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Economic and dam related articles

More Human Than Humans

by Jessica Smith
Opinion, The Shorthorn, October 3, 2003

Environmentalists go too far in trying to protect Mother Nature

Jessica Smith is a journalism senior and a contributing writer for The Shorthorn Liberals are out of touch on many issues, but their stand on environmental issues takes the cake.

Environmental groups such as People for the Ethical Treatment of Animals firmly believe animals are more important than people ó they are willing to go to ridiculous lengths to protect animals at our expense.

For example, PETA is currently on an anti-milk campaign because members think cows suffer needlessly to provide a healthy substance for humans. An activist even dressed up like a cow and protested in front of an elementary school in Scotland with several other supporters.

When did animals become more important than people?

Fortunately, there is major resistance to their radical ideas, as evidenced by the group of anti-PETA protesters who sprayed the activists away with milk. However, despite these hysterical protests, the environmentalists still have the loyal support of the Democratic leadership.

They also oppose drilling for the oil and natural gas we need to fuel our country. Liberals go into hysterics when anybody suggests expanding our use of nuclear energy or building more hydroelectric plants. It seems that environmentalists would prefer to put our energy and economic livelihood in jeopardy just to protect an endangered animal species.

Despite consumers dealing with rolling blackouts and energy shortages, environmentalists want to punch a hole in one or more of the federal dams on the Snake River to let the salmon migrate. However, the activists and most of the Democratic leadership reserve the majority of their propaganda for opposition to drilling in the Arctic National Wildlife Refuge. They claim drilling even in a small part of the refuge would threaten the migration habits of the Porcupine Caribou.

Why should the national government shape its energy policy and threaten the energy security of 280 million Americans because of a bunch of Porcupine Caribou? Despite the rhetoric, the facts do not add up.

First, the Bush administration only proposed to drill 2,000 acres. Is that really going to affect the migration habits of the caribou? No, it isnít. Weíre leaving more than 18 million acres of their natural habitat.

Further, liberals claim drilling there will destroy the environment. However, state-of-the-art technology now allows oil and gas companies to drill with a minimum of surface equipment, allowing them to drill sideways as well as down. All of this severely diminishes the damage we do to the surface where the drilling occurs.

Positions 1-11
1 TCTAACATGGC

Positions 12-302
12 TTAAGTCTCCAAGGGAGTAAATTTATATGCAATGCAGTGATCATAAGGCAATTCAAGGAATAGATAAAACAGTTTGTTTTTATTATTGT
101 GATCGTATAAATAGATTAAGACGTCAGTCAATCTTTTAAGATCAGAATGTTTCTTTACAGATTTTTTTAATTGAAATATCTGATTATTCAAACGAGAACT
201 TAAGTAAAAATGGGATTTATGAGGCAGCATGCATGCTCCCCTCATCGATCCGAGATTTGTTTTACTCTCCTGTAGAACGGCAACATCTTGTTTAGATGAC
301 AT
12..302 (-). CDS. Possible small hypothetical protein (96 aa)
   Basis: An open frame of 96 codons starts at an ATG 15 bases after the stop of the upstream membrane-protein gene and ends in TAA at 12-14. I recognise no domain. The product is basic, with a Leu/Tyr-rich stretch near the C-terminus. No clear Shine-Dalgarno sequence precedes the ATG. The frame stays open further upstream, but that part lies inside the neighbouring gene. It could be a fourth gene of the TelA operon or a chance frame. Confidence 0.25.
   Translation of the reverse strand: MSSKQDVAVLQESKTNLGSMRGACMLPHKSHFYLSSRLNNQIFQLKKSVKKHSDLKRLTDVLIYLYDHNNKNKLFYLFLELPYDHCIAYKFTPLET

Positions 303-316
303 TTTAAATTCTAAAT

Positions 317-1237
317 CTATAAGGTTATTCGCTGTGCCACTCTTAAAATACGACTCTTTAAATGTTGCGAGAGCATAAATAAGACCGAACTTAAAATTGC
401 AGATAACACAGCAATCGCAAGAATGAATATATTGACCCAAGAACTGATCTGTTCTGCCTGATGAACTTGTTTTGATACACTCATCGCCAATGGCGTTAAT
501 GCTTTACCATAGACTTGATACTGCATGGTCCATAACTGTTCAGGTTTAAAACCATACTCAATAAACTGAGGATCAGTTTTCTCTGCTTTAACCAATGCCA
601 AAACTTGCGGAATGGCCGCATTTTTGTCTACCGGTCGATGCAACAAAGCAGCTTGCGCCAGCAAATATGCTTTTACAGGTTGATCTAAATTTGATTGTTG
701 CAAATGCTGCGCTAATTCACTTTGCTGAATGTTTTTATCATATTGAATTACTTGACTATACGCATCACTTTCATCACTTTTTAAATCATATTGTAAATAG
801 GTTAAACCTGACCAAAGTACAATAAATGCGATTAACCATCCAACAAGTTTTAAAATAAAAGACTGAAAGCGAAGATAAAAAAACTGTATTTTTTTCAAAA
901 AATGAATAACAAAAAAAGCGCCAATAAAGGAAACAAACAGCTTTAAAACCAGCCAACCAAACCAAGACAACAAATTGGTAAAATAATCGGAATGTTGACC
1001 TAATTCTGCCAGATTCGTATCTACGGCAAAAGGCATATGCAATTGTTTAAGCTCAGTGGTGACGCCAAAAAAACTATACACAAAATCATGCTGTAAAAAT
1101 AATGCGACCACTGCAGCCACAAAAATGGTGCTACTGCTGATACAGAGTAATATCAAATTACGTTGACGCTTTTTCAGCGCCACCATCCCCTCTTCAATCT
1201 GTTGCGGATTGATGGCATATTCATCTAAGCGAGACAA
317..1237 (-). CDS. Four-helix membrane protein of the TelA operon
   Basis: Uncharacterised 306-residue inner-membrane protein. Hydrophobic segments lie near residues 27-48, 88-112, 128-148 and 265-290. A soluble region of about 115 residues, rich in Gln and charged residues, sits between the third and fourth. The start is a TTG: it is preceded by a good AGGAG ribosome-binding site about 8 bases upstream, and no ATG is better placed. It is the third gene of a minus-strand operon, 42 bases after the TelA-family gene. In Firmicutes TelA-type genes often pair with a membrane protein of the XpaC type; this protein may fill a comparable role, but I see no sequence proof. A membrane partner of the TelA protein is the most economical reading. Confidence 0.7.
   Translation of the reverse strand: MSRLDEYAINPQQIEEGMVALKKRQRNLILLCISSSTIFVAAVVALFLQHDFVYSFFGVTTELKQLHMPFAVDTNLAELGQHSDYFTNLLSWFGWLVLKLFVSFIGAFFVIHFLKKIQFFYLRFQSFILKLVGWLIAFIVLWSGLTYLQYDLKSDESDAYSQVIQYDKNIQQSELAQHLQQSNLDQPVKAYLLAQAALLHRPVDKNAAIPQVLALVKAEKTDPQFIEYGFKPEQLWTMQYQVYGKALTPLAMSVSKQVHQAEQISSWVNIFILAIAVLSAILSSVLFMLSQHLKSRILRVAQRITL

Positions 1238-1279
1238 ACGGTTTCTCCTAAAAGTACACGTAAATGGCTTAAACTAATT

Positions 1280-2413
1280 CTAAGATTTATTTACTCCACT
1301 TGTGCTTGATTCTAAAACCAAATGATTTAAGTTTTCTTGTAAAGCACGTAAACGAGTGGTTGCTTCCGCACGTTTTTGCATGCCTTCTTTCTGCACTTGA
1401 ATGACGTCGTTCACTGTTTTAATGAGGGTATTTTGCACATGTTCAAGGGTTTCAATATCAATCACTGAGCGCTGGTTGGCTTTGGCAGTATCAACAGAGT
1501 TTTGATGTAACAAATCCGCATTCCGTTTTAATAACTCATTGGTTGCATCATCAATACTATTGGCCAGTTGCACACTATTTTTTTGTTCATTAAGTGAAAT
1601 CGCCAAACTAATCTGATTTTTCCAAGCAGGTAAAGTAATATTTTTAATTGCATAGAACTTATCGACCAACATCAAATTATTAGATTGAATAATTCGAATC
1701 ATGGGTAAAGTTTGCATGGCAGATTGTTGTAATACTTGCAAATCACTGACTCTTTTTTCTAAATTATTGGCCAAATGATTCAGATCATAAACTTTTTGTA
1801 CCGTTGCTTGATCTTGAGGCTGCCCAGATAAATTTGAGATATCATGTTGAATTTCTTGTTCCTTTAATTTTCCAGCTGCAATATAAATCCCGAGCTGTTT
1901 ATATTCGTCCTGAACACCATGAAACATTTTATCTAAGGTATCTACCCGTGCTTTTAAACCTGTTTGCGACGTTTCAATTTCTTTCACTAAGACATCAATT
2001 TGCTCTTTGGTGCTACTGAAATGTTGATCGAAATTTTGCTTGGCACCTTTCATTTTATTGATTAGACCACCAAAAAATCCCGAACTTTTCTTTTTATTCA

Next, the refuge isnít exactly the most popular tourist spot in Alaska. Sen. Frank Murkowski, R-Alaska, said the refuge ďis a flat, treeless, almost featureless plain.Ē Temperatures can drop to -40 degrees Fahrenheit, 56 days are in total darkness annually and about nine months are harsh winter, he said.

Does this sound like one of the most pristine areas in America to you? I guess it is to the environmentalists.

Perhaps most shocking of all is the evidence that drilling for oil may actually help the caribou population grow. For example, in Alaskaís Prudhoe Bay, the Central Arctic caribou herd has grown from 6,000 in 1978 to 19,700 today, according to Murkowski.

Itís obvious how out of touch the liberals are in regards to the issue of drilling in the refuge. But what makes the situation ridiculous is that Alaskan Democrats, including their governor, actually support drilling in the refuge. They take offense to liberals in Washington thinking they know better than Alaskans what to do in their own backyards.

In light of all of these things, the liberalsí argument that drilling in the refuge would destroy the Porcupine Caribou is simply laughable. However, what isnít humorous is that these people are jeopardizing our energy and national security in the name of Mother Nature.


Jessica Smith is a journalism senior and a contributing writer for The Shorthorn
More Human Than Humans
October 3, 2003 Used with permission of The Shorthorn student newspaper at the University of Texas at Arlington

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